“I don’t think my argument was based on a political view,” Rackoff recalls of his exchanges with Altmire. “What we talked about wasn't a political standpoint; it was really about fairness.”
If at first you don’t succeed...
No matter how personal the issue and how convincing an argument you make, there will still be times when your representative will not take your side. In those cases, try to have him or her explain where the disagreement is, so something productive can come from your conversations.
“We as an office take very seriously the communications that we receive from our constituents,” Jones said. “And we’re going to make sure that that constituent knows if I differ or disagree with their position, why.”
Members of Congress are elected as representatives of their districts, not as direct voices for their constituents’ thoughts and opinions. This tension, which dates back to America’s founding, is present in every major decision Altmire makes.
“Are you electing somebody to do exactly what the district wants?” Altmire asked. “Or are you electing somebody to be thoughtful and get to know the district, and cast a vote on their behalf knowing that you know a lot more about it than anyone in the district knows?”
Rackoff, the constituent who successfully convinced Altmire to change his vote, sees failure as a part of the process.
“I meet with my representatives or senators or their staff to articulate the views I have about certain issues, and explain to them through the force of logic how to think about the issues,” he said. “Sometimes it works, and sometimes it doesn’t.”
In Walters’s case, it seemed to have worked. Months of showing up at Yoho’s office and laying the groundwork with his staff led to an in-person meeting. She did her research, had a specific “ask,” and clearly and deliberately explained her reasoning.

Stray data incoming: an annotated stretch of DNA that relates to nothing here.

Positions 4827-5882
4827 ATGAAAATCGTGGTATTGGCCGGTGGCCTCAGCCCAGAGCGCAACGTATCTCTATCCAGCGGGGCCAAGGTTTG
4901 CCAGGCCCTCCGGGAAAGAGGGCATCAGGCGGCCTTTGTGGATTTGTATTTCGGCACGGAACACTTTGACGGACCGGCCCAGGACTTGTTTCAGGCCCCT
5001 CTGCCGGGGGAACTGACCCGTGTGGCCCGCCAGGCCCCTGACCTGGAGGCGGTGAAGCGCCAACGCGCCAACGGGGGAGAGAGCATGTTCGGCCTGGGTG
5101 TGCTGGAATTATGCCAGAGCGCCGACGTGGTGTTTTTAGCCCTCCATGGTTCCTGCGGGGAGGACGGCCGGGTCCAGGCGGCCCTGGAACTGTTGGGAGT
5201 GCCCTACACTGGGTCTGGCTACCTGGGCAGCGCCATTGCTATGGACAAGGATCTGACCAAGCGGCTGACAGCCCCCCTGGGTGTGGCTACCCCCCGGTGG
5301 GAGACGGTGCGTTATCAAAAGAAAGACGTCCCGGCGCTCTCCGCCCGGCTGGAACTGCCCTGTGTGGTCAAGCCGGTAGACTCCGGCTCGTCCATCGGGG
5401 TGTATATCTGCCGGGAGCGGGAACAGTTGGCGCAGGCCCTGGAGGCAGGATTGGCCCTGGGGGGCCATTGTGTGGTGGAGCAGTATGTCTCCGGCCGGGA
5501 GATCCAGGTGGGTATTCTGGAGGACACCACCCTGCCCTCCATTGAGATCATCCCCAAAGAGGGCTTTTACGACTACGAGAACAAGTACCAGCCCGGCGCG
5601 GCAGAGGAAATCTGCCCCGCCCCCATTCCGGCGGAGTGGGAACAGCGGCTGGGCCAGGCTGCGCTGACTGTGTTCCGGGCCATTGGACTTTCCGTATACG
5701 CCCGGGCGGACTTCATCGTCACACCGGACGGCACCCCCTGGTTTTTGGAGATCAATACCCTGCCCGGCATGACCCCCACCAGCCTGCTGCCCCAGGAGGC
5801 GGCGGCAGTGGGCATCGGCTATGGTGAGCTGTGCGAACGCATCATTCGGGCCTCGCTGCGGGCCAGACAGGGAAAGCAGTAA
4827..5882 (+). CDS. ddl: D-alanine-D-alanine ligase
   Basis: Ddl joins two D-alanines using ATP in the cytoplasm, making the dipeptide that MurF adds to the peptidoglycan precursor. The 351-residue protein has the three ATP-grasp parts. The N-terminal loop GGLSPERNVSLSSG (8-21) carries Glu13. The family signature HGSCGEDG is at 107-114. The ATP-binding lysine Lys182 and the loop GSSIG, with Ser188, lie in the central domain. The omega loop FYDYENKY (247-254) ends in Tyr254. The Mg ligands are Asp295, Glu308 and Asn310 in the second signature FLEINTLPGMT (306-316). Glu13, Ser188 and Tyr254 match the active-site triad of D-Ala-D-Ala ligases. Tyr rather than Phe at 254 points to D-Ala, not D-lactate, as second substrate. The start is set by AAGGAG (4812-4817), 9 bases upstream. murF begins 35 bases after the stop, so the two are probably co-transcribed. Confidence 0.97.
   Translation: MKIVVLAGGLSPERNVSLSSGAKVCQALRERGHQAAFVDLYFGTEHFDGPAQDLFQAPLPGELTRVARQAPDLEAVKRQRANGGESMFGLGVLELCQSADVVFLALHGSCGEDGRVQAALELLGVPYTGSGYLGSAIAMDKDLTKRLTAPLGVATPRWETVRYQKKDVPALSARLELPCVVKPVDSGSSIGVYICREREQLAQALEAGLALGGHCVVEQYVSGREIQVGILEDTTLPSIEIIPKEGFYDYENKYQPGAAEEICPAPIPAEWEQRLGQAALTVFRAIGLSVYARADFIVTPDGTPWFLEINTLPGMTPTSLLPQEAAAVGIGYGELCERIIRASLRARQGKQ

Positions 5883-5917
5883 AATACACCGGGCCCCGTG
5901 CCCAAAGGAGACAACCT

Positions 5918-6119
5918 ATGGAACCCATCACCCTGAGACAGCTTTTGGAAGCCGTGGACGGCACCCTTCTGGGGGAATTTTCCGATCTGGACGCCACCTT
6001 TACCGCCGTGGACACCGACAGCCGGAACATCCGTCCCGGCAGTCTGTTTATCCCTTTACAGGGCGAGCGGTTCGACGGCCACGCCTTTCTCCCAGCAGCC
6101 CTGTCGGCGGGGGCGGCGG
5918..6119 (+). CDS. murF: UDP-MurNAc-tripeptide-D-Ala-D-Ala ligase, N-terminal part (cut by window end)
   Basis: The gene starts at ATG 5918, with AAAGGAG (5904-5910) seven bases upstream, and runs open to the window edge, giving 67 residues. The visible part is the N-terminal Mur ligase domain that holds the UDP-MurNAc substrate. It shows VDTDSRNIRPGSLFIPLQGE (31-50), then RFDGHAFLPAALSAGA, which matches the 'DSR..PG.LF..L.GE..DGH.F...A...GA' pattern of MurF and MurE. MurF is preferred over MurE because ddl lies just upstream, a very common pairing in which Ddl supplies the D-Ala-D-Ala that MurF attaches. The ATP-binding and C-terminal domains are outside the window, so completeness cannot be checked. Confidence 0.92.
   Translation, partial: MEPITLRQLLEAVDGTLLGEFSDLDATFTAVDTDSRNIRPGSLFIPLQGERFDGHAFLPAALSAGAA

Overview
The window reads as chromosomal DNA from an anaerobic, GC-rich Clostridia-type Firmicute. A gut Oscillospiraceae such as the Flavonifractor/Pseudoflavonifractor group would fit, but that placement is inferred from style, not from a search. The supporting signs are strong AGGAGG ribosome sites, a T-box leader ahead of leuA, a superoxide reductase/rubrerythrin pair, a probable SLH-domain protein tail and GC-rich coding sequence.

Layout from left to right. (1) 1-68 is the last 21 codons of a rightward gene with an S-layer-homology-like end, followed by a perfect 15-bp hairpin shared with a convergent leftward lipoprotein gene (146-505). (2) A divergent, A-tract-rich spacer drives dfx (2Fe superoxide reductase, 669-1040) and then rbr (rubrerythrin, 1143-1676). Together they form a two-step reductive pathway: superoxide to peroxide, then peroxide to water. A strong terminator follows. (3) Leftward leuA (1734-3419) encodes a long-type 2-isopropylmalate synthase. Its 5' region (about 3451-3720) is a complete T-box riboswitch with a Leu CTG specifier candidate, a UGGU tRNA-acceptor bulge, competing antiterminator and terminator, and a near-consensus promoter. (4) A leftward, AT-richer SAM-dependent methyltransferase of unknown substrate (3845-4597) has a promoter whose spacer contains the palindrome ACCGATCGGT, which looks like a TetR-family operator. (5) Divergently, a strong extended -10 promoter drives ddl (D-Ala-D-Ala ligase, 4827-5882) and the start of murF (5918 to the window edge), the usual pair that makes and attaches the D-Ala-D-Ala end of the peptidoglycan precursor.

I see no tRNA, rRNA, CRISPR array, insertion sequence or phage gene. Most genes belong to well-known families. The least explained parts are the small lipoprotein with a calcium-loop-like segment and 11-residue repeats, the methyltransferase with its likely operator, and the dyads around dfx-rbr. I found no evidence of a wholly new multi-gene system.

“[The meeting] went really well, probably better than I imagined talking with a Republican representative that I don’t agree with on stuff,” Walters said. Yet even she didn’t think much would come from it. “[Yoho] said he’d think about it, and honestly I thought he wouldn’t do anything about it.”
When Yoho mentioned Walters’s name at a town hall meeting nearly two months after they first met, explaining how she’d changed his mind, she wasn’t even there, as she had to watch her kids at home. She learned that she’d been name-dropped via a surge of Facebook posts on her wall, but still her shock and pride at the announcement was palpable. And she hopes the experience shows the value of conversation, not just protest.
“There’s some people whose personalities are more suited to coming out to the protest and holding up signs, and I think there’s value in that,” she says. “I think there’s value in our elected officials understanding when people aren’t happy.”
“But I feel like there’s also value for those of us who want to say, ‘Yeah, I’m not happy, but here’s why,’” she continued. “And I’m going to go in there and meet with people that might not agree with me, and I’m going to try to find common ground in order to change policy.”
While some may have interpreted a victory like Walters’s as a chance to take a break, she’s pushing ahead with full force, asking that Yoho sign a discharge petition to move the bill to require the president’s tax returns out of committee.
“Then, of course, my next ask would be for Yoho to vote YES on HR 305,” she wrote. “If it passes, then there’s an identical bill sitting in the Senate.”